LANSING – Gov. Jennifer Granholm bluntly acknowledged Michigan’s urgent budget crisis in her first State of the State address last night. Granholm stressed the necessity for a frugal government, and said her administration is taking all necessary steps to put the state budget back in balance.

Shabina Khatri
Echoing themes from her inaugural address, Gov. Jennifer Granholm asks citizens to care for seniors, children and the poor as she looks for ways to trim the state deficit in her State of the State address last night.

“The fiscal year 2004 budget will ensure that our government will live within its means, but it will have to cut deep to do so,” Granholm said. “We will work to protect what matters most, but every department, every agency, every local government and every citizen will feel the scale of this problem.

“Just how much is 1.7 billion? Let me give it to you straight. We could close every prison in the state and still not have enough to fill the gap.”

Granholm likened the state’s budget problem to that of a struggling family that must cut costs to stay afloat. But some legislators feel that lowering the state’s electric bill will not adequately solve the problem.

“You’re not going to solve a $1.7 billion deficit by measures like turning the lights out, but that’s not a criticism,” Senate Majority Leader Ken Sikkema (R-Wyoming) said. “You’re going to have to cut deeply into government and more importantly, you’re going to have to decide what are core government services; what is essential and what is nice … and we’re going to go through that debate.”

Granholm said education is her top priority in rationing the state’s limited resources. In particular, she stressed the need for early childhood education through her proposal of the Great Start Program, which she said will encourage learning for children from ages zero to five.

The governor stated that by starting the educational experience in the home, families will improve their children’s potential for success.

“By the time a child arrives for kindergarten, 85 percent of the brain is developed. If the brain is purposefully stimulated and nurtured before a child is old enough to tie his or her own shoes, that child’s lifelong capacity to learn will be forever enhanced,” Granholm said. Also among Granholm’s proposed education reforms in the House Chamber at the State Capitol are incentives to keep students in the classroom.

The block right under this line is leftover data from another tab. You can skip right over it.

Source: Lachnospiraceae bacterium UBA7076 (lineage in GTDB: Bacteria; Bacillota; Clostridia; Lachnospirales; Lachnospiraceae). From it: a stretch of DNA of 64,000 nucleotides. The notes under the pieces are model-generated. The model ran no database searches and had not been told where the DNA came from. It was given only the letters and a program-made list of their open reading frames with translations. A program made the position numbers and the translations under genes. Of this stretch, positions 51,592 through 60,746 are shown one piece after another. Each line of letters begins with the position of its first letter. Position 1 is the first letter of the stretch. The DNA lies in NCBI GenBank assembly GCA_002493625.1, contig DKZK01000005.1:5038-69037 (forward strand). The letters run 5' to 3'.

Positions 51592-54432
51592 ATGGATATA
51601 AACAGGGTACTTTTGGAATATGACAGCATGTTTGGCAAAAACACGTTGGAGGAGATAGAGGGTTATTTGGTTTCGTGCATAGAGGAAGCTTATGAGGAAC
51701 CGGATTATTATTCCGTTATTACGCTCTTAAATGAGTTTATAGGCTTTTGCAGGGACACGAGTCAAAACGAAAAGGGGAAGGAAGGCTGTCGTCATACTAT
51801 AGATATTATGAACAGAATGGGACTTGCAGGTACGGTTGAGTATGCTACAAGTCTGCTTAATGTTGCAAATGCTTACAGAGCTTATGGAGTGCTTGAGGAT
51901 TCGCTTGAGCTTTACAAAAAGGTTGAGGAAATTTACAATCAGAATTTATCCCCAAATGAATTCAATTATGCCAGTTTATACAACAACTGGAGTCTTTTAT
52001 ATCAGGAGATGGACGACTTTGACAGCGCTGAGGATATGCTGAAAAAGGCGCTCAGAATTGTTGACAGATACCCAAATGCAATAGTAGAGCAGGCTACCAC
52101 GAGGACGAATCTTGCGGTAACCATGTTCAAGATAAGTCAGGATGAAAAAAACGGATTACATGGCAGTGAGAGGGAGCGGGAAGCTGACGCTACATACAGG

“The responsibility of driving a car should be linked to the responsibility of attending school,” she said. “I urge you in the Legislature to adopt legislation that will send a clear message to our students: ‘If you don’t show up in school, you shouldn’t bother showing up at the secretary of state’s office either,’ because we won’t issue driver’s licenses to chronic truants.”

Another notable aspect of Granholm’s speech included its bipartisan approach to proposing legislation. In addition to her stance on education, the governor took a politically neutral approach to economic stimulus proposals, health care programs and environmental and land use policies. As a result, Granholm’s address garnered support from Republican legislators as well as Democrats.

“Her tone since Election Day has been bipartisan cooperation. Part of that is out of necessity. We have a Democratic governor and a republican Legislature,” Sikkema said. “You’re not going to make progress unless you find a common ground.”

Granholm’s environmental policies included the creation of a Smart Growth Commission to curb urban sprawl and a proposal to limit the dumping of out-of-state and Canadian garbage in Michigan landfills. Conscious of strong bi-partisan support on these issues, the governor said her land use initiative would revitalize the state’s urban centers while preserving water sources and farmland.

“She wants to strengthen urban centers,” Sen. Buzz Thomas (D-Detroit) said. “I didn’t hear anything in the initiatives that she talked about that both parties can’t find a common ground on.”

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